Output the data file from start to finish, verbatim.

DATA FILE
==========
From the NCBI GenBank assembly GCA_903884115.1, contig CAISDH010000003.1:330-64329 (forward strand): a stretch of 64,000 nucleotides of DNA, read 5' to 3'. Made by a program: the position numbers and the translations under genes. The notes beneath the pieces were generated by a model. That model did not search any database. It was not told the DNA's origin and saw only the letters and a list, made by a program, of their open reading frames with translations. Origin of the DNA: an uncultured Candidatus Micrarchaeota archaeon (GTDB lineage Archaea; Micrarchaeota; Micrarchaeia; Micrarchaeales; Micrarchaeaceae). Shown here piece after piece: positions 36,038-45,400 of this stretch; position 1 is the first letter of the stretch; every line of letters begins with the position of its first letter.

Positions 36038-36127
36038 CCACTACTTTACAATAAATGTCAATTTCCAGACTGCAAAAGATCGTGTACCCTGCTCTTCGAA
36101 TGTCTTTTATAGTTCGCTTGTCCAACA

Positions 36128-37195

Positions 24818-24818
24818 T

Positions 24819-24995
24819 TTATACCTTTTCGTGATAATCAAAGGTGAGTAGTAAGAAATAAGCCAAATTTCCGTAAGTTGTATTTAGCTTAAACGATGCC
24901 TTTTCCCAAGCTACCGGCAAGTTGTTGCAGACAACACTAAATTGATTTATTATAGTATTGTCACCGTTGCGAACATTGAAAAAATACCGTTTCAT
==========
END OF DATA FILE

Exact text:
From the NCBI GenBank assembly GCA_903884115.1, contig CAISDH010000003.1:330-64329 (forward strand): a stretch of 64,000 nucleotides of DNA, read 5' to 3'. Made by a program: the position numbers and the translations under genes. The notes beneath the pieces were generated by a model. That model did not search any database. It was not told the DNA's origin and saw only the letters and a list, made by a program, of their open reading frames with translations. Origin of the DNA: an uncultured Candidatus Micrarchaeota archaeon (GTDB lineage Archaea; Micrarchaeota; Micrarchaeia; Micrarchaeales; Micrarchaeaceae). Shown here piece after piece: positions 36,038-45,400 of this stretch; position 1 is the first letter of the stretch; every line of letters begins with the position of its first letter.

Positions 36038-36127
36038 CCACTACTTTACAATAAATGTCAATTTCCAGACTGCAAAAGATCGTGTACCCTGCTCTTCGAA
36101 TGTCTTTTATAGTTCGCTTGTCCAACA

Positions 36128-37195

Positions 24818-24818
24818 T

Positions 24819-24995
24819 TTATACCTTTTCGTGATAATCAAAGGTGAGTAGTAAGAAATAAGCCAAATTTCCGTAAGTTGTATTTAGCTTAAACGATGCC
24901 TTTTCCCAAGCTACCGGCAAGTTGTTGCAGACAACACTAAATTGATTTATTATAGTATTGTCACCGTTGCGAACATTGAAAAAATACCGTTTCAT